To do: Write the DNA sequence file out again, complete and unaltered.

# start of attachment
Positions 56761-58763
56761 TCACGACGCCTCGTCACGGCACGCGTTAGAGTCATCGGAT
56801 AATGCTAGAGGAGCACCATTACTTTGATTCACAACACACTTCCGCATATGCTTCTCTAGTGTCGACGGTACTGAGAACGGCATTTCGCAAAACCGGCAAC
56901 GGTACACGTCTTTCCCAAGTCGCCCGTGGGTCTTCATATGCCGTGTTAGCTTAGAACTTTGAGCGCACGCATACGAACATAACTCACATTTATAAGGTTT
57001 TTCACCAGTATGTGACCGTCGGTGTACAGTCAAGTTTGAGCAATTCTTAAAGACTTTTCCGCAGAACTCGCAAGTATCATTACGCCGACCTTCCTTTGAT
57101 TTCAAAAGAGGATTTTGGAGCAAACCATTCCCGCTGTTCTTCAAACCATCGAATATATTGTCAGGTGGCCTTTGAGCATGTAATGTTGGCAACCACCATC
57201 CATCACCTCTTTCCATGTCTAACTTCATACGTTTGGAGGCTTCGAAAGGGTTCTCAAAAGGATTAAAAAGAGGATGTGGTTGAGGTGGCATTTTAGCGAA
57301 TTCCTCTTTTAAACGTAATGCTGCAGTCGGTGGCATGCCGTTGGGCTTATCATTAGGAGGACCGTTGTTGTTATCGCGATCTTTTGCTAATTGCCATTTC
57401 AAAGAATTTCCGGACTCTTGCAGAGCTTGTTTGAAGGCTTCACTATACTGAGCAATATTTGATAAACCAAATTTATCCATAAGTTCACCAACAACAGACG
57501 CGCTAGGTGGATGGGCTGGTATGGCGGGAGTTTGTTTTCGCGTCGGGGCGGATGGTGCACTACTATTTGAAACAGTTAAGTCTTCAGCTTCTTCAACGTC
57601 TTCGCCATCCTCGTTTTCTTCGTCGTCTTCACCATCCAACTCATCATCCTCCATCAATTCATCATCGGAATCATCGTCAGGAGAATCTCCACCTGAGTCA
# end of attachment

Positions 56761-58763
56761 TCACGACGCCTCGTCACGGCACGCGTTAGAGTCATCGGAT
56801 AATGCTAGAGGAGCACCATTACTTTGATTCACAACACACTTCCGCATATGCTTCTCTAGTGTCGACGGTACTGAGAACGGCATTTCGCAAAACCGGCAAC
56901 GGTACACGTCTTTCCCAAGTCGCCCGTGGGTCTTCATATGCCGTGTTAGCTTAGAACTTTGAGCGCACGCATACGAACATAACTCACATTTATAAGGTTT
57001 TTCACCAGTATGTGACCGTCGGTGTACAGTCAAGTTTGAGCAATTCTTAAAGACTTTTCCGCAGAACTCGCAAGTATCATTACGCCGACCTTCCTTTGAT
57101 TTCAAAAGAGGATTTTGGAGCAAACCATTCCCGCTGTTCTTCAAACCATCGAATATATTGTCAGGTGGCCTTTGAGCATGTAATGTTGGCAACCACCATC
57201 CATCACCTCTTTCCATGTCTAACTTCATACGTTTGGAGGCTTCGAAAGGGTTCTCAAAAGGATTAAAAAGAGGATGTGGTTGAGGTGGCATTTTAGCGAA
57301 TTCCTCTTTTAAACGTAATGCTGCAGTCGGTGGCATGCCGTTGGGCTTATCATTAGGAGGACCGTTGTTGTTATCGCGATCTTTTGCTAATTGCCATTTC
57401 AAAGAATTTCCGGACTCTTGCAGAGCTTGTTTGAAGGCTTCACTATACTGAGCAATATTTGATAAACCAAATTTATCCATAAGTTCACCAACAACAGACG
57501 CGCTAGGTGGATGGGCTGGTATGGCGGGAGTTTGTTTTCGCGTCGGGGCGGATGGTGCACTACTATTTGAAACAGTTAAGTCTTCAGCTTCTTCAACGTC
57601 TTCGCCATCCTCGTTTTCTTCGTCGTCTTCACCATCCAACTCATCATCCTCCATCAATTCATCATCGGAATCATCGTCAGGAGAATCTCCACCTGAGTCA